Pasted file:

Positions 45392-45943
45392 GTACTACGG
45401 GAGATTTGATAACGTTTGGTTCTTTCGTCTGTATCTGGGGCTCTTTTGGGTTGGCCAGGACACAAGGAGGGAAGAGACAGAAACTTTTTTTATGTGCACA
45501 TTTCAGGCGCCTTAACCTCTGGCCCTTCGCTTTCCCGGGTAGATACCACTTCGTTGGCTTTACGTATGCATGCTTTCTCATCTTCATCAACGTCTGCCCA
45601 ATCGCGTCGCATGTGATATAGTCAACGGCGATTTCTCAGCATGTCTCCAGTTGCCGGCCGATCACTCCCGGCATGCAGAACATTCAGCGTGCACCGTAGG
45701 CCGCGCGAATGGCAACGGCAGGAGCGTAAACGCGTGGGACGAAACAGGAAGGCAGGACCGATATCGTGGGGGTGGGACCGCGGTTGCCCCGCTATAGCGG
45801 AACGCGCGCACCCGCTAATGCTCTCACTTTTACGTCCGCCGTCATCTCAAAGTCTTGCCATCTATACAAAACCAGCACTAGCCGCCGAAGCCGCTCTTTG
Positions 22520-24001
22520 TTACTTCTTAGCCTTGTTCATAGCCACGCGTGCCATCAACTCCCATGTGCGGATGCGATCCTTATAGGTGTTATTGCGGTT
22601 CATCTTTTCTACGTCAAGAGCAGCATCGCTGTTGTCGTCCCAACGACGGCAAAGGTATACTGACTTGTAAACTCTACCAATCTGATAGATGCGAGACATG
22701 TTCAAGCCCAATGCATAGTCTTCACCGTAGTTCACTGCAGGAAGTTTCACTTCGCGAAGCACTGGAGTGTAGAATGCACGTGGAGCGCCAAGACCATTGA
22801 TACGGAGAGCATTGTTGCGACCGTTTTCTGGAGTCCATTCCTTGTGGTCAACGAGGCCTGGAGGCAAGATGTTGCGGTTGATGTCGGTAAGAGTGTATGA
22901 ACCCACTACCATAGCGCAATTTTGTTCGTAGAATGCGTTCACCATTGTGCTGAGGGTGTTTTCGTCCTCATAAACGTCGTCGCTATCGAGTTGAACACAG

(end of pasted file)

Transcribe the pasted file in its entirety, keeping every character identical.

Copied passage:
Positions 45392-45943
45392 GTACTACGG
45401 GAGATTTGATAACGTTTGGTTCTTTCGTCTGTATCTGGGGCTCTTTTGGGTTGGCCAGGACACAAGGAGGGAAGAGACAGAAACTTTTTTTATGTGCACA
45501 TTTCAGGCGCCTTAACCTCTGGCCCTTCGCTTTCCCGGGTAGATACCACTTCGTTGGCTTTACGTATGCATGCTTTCTCATCTTCATCAACGTCTGCCCA
45601 ATCGCGTCGCATGTGATATAGTCAACGGCGATTTCTCAGCATGTCTCCAGTTGCCGGCCGATCACTCCCGGCATGCAGAACATTCAGCGTGCACCGTAGG
45701 CCGCGCGAATGGCAACGGCAGGAGCGTAAACGCGTGGGACGAAACAGGAAGGCAGGACCGATATCGTGGGGGTGGGACCGCGGTTGCCCCGCTATAGCGG
45801 AACGCGCGCACCCGCTAATGCTCTCACTTTTACGTCCGCCGTCATCTCAAAGTCTTGCCATCTATACAAAACCAGCACTAGCCGCCGAAGCCGCTCTTTG
Positions 22520-24001
22520 TTACTTCTTAGCCTTGTTCATAGCCACGCGTGCCATCAACTCCCATGTGCGGATGCGATCCTTATAGGTGTTATTGCGGTT
22601 CATCTTTTCTACGTCAAGAGCAGCATCGCTGTTGTCGTCCCAACGACGGCAAAGGTATACTGACTTGTAAACTCTACCAATCTGATAGATGCGAGACATG
22701 TTCAAGCCCAATGCATAGTCTTCACCGTAGTTCACTGCAGGAAGTTTCACTTCGCGAAGCACTGGAGTGTAGAATGCACGTGGAGCGCCAAGACCATTGA
22801 TACGGAGAGCATTGTTGCGACCGTTTTCTGGAGTCCATTCCTTGTGGTCAACGAGGCCTGGAGGCAAGATGTTGCGGTTGATGTCGGTAAGAGTGTATGA
22901 ACCCACTACCATAGCGCAATTTTGTTCGTAGAATGCGTTCACCATTGTGCTGAGGGTGTTTTCGTCCTCATAAACGTCGTCGCTATCGAGTTGAACACAG